The former Archbishop of Canterbury has said a person of the Christian faith can be considered a “homophobic, misogynistic reactionary” by others in society today.
Rowan Williams said people of the Christian faith can at times face “petty harassment” but argued it was “a bit dramatic to call it persecution” as there had never been any guarantees made that voicing the values of the Gospel “was going to be popular”.
During an interview with The Tab Cambridge, Dr Williams said it can be “culturally a bit difficult” for some people to announce their faith, “partly because people will then say ‘Oh, you’re some sort of homophobic, misogynistic reactionary are you?’ which isn’t very encouraging.”
He added: “I think there’s a temptation to over exaggerate how difficult it can be – but the other side of me says, well, if it’s difficult, it’s difficult.”
When asked to discuss issues surrounding homosexuality and gay marriage, he said: “I think the church has to put its hands up and say our attitude towards gay people has at times been appallingly violent.
“We have to face the fact that we’ve deeply failed a lot of gay and lesbian people, not only historically but more recently as well.
“I think that there is a very strong, again theological, case for thinking again about our attitudes towards homosexuality: but I’m a bit hesitant about whether marriage is the right category to talk about same sex relation, and I think there is a debate we haven’t quite had about that.”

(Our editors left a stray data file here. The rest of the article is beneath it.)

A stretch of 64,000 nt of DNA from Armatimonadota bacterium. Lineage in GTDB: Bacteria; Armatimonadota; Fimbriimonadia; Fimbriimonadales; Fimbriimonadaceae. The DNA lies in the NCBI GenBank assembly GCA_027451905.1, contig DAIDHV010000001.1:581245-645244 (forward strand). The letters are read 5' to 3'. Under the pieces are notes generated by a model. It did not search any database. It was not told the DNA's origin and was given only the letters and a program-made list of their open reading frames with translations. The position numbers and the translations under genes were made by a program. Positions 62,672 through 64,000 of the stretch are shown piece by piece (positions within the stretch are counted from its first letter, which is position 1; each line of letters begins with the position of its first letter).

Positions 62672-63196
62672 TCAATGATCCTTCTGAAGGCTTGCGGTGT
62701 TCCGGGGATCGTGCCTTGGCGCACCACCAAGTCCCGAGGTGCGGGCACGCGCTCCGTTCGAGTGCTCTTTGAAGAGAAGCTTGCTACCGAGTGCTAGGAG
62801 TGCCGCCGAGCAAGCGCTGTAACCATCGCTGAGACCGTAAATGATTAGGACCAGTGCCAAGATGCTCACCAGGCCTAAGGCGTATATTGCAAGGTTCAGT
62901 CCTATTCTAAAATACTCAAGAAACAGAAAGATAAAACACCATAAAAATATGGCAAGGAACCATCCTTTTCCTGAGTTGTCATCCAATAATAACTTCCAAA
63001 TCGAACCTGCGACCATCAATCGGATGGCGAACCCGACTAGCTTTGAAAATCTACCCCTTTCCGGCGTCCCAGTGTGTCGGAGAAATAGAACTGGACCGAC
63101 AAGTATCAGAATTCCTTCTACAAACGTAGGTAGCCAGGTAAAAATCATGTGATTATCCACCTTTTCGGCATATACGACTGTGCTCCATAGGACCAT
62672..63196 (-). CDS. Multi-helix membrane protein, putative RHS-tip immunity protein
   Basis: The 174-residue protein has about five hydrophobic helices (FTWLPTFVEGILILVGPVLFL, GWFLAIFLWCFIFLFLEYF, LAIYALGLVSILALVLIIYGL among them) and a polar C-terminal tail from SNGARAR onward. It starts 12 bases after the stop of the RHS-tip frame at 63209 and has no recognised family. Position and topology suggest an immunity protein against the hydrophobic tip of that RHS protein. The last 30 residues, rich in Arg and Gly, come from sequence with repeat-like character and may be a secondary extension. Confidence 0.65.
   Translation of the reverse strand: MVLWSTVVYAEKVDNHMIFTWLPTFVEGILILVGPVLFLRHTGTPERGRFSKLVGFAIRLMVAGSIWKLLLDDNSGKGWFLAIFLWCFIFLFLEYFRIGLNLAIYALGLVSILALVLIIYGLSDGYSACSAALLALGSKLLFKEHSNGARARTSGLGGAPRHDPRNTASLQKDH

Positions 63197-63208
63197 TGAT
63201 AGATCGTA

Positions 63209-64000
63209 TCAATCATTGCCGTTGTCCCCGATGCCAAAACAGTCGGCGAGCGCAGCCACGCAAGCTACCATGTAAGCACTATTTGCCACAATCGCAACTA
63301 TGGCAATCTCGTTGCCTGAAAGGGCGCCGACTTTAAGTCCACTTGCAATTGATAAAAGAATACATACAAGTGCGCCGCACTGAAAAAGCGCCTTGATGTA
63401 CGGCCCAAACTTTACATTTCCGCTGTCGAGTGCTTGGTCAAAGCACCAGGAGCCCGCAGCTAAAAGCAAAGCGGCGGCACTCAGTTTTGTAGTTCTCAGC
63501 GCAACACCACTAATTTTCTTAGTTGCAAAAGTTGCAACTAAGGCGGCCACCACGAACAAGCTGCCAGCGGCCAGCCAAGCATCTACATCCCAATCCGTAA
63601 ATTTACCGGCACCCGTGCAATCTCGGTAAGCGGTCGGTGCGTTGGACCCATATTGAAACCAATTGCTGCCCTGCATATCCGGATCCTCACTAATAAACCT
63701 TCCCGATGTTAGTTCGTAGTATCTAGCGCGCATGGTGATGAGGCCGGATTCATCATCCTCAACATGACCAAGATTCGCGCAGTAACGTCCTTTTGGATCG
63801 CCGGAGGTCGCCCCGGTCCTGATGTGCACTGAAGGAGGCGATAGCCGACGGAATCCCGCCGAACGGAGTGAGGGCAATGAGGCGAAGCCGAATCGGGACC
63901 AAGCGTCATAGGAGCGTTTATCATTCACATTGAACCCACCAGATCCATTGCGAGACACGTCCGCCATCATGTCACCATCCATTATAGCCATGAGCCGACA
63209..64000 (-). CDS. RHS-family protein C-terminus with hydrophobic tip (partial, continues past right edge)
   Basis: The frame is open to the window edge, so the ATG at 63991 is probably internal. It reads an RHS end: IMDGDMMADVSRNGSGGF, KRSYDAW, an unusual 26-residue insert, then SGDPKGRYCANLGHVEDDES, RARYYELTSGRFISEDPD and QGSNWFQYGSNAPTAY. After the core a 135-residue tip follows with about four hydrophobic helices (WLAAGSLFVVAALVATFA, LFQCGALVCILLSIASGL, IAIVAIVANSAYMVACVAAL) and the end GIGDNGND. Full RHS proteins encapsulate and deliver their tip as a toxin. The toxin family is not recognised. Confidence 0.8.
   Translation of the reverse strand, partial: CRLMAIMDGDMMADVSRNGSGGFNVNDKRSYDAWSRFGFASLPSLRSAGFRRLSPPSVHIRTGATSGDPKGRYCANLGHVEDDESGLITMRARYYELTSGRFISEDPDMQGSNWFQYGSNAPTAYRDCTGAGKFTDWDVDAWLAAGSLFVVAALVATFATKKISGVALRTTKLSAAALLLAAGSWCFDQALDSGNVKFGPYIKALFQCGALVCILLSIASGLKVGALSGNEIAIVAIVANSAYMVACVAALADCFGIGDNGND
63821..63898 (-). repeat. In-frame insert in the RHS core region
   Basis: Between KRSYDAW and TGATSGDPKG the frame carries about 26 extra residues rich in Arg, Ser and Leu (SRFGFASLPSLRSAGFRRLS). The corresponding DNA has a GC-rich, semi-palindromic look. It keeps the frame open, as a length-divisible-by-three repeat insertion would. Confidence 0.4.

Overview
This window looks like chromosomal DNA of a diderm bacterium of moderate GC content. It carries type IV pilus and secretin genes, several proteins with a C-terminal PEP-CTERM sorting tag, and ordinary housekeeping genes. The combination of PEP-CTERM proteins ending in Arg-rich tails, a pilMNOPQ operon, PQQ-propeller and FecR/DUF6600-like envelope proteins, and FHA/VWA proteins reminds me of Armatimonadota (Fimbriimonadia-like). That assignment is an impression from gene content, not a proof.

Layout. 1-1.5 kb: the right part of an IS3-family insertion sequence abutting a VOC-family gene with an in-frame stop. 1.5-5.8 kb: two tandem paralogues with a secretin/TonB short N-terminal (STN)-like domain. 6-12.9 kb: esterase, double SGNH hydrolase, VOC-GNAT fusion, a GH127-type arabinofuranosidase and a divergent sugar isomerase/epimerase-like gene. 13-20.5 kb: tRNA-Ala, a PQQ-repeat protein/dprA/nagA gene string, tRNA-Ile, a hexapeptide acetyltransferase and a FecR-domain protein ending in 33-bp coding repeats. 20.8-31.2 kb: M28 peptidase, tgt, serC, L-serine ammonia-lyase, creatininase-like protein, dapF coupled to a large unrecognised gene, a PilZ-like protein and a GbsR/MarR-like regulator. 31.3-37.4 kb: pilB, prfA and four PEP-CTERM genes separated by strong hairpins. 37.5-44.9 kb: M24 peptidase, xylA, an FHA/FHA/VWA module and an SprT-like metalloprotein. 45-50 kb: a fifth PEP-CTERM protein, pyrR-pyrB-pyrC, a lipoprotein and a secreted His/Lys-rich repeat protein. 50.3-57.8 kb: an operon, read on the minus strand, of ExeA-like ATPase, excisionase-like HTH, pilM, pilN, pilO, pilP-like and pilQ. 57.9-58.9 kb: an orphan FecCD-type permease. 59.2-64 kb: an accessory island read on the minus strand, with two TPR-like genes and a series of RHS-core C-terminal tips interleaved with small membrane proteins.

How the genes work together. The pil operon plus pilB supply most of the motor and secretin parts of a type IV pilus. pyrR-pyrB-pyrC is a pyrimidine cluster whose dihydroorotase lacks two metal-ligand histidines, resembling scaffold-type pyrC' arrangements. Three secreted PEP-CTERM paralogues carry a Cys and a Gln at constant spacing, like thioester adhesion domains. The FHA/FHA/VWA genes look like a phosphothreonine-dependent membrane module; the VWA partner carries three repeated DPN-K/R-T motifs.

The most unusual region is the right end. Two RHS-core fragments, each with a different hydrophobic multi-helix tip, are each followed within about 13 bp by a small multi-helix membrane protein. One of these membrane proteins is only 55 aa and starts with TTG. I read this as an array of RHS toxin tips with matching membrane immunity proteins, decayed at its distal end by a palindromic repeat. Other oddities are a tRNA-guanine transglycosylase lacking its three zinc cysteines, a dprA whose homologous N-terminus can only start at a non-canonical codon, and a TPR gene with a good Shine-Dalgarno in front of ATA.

Dr Williams courted controversy during his time as the Archbishop of Canterbury because of his stance over the role gay priests and bishops should take in the Church. He stepped down from his role as Archbishop to became the Master of Magdalene College at Cambridge University in January.
In August, he also said Christians in the US and America who believe they face discrimination because of their beliefs should “grow up” during an interview with The Daily Telegraph, arguing that the word persecuted should be used very “chastely”.
Reflecting back on his time as Archbishop, he said: "I think that’s what most people will remember about the last ten years: ‘Oh, he was that bloke who was so bogged down in issues about sexuality’."